A genetic variant known to make some people hypersensitive to stress is also linked to a 38 percent increased risk of heart attack or death in patients with heart disease, according to researchers at Duke Medicine.
Scientists from Royal Holloway University have found that when bees are exposed to low levels of neonicotinoid pesticides - which do not directly kill bees - their behaviour changes and they stop working properly for their colonies. The results showed that exposure to pesticides at levels bees encounter in the field, has subtle impacts on individual bees, and can eventually make colonies fail.
Having heaps of Facebook friends may make you look popular, but is actually a source of stress, researchers say.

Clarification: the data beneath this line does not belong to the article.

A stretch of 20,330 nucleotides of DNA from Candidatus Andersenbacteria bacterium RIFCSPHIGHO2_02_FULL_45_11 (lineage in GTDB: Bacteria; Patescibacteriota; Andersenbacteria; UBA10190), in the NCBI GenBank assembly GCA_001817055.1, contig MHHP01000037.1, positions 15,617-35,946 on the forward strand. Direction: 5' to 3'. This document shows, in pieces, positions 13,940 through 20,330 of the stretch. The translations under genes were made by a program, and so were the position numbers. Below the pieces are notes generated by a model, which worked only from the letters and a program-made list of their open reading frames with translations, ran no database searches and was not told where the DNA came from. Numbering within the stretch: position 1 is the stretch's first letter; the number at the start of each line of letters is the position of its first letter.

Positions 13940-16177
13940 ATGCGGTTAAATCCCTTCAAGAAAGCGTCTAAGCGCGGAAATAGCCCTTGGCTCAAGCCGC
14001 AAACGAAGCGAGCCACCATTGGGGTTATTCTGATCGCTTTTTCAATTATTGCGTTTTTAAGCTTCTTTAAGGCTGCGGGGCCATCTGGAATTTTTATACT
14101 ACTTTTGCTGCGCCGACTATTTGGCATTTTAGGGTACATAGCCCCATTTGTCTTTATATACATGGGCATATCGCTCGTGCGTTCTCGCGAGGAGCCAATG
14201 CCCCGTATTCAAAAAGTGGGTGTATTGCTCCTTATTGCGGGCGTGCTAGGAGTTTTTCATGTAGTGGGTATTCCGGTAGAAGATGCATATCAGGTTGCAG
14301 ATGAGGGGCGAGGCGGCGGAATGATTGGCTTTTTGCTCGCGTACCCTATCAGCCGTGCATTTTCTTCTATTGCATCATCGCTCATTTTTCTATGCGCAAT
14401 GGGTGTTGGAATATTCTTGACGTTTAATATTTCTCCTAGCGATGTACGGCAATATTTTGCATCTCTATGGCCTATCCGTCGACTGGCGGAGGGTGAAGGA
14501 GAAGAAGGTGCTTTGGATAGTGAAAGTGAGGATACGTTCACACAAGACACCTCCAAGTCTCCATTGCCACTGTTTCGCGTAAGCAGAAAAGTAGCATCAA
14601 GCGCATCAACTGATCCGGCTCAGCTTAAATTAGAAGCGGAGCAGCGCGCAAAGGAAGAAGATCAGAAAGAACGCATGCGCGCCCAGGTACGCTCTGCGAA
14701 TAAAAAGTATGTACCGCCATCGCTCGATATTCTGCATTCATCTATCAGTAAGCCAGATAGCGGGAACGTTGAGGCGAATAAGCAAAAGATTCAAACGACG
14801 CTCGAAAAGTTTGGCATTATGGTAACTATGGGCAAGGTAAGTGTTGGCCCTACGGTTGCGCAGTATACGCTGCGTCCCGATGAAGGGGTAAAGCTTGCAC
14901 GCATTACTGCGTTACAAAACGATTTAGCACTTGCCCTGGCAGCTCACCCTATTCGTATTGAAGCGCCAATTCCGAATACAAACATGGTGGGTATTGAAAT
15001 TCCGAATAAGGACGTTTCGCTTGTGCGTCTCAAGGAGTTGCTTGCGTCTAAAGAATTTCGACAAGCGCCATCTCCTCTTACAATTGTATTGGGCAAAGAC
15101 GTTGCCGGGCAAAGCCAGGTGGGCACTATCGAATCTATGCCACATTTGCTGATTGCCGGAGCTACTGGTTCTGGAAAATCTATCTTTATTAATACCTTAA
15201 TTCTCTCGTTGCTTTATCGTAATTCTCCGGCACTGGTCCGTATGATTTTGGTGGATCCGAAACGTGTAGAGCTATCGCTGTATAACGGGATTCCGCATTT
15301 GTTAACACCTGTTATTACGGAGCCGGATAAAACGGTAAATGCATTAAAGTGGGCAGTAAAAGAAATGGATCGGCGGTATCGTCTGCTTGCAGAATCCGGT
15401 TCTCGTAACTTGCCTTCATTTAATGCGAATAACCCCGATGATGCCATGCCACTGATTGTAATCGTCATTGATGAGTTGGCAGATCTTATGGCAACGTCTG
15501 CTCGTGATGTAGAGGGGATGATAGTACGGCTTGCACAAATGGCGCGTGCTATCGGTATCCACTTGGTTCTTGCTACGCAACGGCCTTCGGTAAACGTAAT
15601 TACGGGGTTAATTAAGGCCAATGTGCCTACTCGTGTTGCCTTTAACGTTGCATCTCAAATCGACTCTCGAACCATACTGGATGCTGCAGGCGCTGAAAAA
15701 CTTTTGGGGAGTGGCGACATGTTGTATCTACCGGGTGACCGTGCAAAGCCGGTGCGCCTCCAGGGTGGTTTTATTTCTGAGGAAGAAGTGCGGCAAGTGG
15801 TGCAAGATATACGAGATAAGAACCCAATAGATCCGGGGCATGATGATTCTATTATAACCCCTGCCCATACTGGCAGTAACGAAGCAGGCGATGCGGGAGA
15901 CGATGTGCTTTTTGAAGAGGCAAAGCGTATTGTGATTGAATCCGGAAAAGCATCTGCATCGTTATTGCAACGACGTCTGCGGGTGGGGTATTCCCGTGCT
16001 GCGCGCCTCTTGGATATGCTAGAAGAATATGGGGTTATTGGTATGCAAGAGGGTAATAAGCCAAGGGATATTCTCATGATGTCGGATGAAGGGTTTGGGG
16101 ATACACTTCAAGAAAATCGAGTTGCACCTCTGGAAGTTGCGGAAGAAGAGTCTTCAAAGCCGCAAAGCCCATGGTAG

A change in the social position of a rhesus macaque can affect the expression of nearly 1,000 genes, perhaps partly explaining why poorer people tend to have worse health outcomes.
Low-frequency noise from shipping is causing chronic stress in whales, a study has found.
Many people are so hooked on their phones that they experience 'phantom vibrations' and think they've received a text when they haven't.
Carbon monoxide in cities could actually be drugging residents into placidity, according to Israeli scientists.
Researchers have discovered that two areas of the brain are directly affected by city living, leading to a greater risk of anxiety and mood disorders.
The more Facebook friends you've got, the more likely you are to feel stressed out by the site, say psychologists from Edinburgh Napier University.